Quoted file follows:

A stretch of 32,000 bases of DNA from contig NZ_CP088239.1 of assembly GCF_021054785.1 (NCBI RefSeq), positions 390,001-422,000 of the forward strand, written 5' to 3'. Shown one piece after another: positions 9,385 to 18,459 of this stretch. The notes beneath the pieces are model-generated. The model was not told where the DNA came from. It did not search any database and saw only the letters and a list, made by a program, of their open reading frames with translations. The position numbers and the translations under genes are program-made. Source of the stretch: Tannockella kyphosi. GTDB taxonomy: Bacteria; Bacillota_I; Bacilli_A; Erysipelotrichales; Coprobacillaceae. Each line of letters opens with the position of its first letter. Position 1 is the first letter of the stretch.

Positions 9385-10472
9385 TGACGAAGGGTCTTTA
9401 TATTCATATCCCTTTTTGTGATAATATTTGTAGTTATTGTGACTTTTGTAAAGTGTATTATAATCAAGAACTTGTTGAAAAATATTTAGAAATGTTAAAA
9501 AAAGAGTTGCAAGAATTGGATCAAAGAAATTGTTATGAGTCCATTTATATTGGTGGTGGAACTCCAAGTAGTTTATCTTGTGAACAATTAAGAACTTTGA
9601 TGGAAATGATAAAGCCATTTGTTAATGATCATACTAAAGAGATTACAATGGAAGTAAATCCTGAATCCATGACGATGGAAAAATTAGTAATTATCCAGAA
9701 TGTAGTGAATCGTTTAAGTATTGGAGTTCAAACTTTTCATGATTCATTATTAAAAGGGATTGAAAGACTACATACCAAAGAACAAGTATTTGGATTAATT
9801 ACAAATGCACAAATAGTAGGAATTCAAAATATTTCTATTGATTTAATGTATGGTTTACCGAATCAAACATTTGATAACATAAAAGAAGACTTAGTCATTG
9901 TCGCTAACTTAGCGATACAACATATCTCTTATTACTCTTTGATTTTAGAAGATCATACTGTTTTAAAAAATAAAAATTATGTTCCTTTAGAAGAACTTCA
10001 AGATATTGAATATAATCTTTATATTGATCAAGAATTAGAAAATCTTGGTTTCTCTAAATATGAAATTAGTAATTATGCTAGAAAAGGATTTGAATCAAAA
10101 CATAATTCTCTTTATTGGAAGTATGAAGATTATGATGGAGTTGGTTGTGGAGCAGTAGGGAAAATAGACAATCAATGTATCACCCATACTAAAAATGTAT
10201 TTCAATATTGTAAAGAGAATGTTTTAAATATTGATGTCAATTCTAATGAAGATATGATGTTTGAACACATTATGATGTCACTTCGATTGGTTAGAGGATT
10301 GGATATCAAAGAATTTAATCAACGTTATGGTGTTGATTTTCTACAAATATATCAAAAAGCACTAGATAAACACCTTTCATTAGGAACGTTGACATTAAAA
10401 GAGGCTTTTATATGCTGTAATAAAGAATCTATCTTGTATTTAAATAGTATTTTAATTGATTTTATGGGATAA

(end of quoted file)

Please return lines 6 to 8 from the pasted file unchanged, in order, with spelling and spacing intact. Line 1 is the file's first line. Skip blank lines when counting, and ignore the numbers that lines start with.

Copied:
9601 TGGAAATGATAAAGCCATTTGTTAATGATCATACTAAAGAGATTACAATGGAAGTAAATCCTGAATCCATGACGATGGAAAAATTAGTAATTATCCAGAA
9701 TGTAGTGAATCGTTTAAGTATTGGAGTTCAAACTTTTCATGATTCATTATTAAAAGGGATTGAAAGACTACATACCAAAGAACAAGTATTTGGATTAATT
9801 ACAAATGCACAAATAGTAGGAATTCAAAATATTTCTATTGATTTAATGTATGGTTTACCGAATCAAACATTTGATAACATAAAAGAAGACTTAGTCATTG